Representations of Ageing and Black British Identity in Andrea Levy’s Every Light in the House Burnin’and Joan Riley’s Waiting in the Twilight

Beyer, Charlotte (2012) Representations of Ageing and Black British Identity in Andrea Levy’s Every Light in the House Burnin’and Joan Riley’s Waiting in the Twilight. Entertext, 9. pp. 105-121. ISSN 1472 3085

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Abstract

The article focuses on representations of ageing and black British identity in Andrea Levy’s Every Light in the House Burnin’ (1994) and Joan Riley’s Waiting in the Twilight (1987). Offering a comparative analysis of representations of ageing experiences for the first Windrush generation, I explore areas of these two texts that have received relatively little attention from critics. Specifically focusing on representations of ageing and the body, and on uses of memory in story-telling, the article examines the use of memory writing in the novels, suggesting this discourse as a subjective means by which individuals may (re)connect with and recast their personal and collective histories of race, class, and gender marginalisation. I examine the ways in which Levy and Riley’s novels document the voices and life stories of ageing black British men and women, using a fictional form, thereby creating spaces for those hitherto marginalised accounts and characters in contemporary British fiction. The article furthermore analyses Levy and Riley’s portrayals of ageing characters, their relationship to families and communities, and their exhausting and difficult struggle to reject victimisation whilst retaining subjective agency and personal dignity. In their representations of ageing and the body, Levy and Riley explore the impact of illness, isolation, loss of social status, and the treatment of elderly black British individuals by the health system and local communities. In conclusion, both novels reject the story of silenced victimhood for their ageing characters by foregrounding intergenerational connections as a celebration of continuity that sustains postcolonial and black British identities.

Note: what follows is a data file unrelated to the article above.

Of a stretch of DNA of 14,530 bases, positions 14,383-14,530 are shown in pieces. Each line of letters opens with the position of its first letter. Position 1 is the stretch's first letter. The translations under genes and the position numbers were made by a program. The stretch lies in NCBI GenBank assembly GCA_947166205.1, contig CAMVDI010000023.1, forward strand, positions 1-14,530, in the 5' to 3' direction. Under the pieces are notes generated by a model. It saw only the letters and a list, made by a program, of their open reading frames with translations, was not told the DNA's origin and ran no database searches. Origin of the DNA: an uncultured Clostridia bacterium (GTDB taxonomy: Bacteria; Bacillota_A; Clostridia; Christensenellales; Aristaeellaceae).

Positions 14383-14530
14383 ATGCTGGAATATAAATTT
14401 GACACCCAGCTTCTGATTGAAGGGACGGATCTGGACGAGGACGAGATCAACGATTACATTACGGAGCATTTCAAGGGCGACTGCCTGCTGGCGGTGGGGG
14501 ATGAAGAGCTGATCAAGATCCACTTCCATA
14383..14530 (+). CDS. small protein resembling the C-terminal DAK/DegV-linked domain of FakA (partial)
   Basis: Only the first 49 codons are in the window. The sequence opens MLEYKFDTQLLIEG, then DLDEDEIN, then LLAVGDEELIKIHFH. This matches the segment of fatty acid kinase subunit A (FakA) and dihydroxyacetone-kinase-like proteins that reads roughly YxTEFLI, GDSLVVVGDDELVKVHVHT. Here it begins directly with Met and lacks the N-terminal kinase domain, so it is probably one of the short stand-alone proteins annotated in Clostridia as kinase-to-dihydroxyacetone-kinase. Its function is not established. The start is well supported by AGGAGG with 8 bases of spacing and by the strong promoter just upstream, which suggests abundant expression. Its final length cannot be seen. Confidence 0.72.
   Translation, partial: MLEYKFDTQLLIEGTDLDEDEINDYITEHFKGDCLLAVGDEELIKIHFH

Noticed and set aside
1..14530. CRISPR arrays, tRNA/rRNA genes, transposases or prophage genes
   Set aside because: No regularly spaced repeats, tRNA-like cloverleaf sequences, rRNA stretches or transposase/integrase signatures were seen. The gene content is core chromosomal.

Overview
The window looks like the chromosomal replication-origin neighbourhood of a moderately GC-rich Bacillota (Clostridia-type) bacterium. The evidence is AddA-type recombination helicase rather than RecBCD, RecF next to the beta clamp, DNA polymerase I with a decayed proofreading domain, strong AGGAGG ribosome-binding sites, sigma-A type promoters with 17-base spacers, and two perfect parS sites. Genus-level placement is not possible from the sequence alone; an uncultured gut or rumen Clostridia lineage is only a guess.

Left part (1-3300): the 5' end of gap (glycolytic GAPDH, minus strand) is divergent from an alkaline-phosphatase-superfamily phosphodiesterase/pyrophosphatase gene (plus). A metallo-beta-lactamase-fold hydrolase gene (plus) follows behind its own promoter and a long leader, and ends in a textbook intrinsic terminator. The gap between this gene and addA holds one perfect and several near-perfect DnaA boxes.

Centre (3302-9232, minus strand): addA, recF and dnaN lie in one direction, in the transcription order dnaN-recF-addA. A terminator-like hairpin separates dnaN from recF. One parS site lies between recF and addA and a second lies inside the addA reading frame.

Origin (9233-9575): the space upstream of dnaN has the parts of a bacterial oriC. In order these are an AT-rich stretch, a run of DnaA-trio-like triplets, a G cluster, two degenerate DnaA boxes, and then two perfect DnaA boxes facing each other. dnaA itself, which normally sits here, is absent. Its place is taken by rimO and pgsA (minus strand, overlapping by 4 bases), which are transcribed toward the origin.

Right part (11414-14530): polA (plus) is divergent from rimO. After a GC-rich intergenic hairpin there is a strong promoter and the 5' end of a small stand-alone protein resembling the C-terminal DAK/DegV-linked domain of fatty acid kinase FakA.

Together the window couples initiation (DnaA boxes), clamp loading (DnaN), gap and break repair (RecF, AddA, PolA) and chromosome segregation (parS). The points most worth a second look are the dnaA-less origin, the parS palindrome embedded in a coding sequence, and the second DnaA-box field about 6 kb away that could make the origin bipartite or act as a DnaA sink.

Item Type: Article
Article Type: Article
Subjects: P Language and Literature > PN Literature (General)
P Language and Literature > PR English literature
Divisions: Schools and Research Institutes > School of Liberal and Performance Arts > Literary and Critical Studies
Research Priority Areas: Being Human - Past, Present & Future
Depositing User: Charlotte Beyer
Date Deposited: 10 Jun 2014 14:38
Last Modified: 26 Jan 2016 11:07
URI: http://eprints.glos.ac.uk/id/eprint/744

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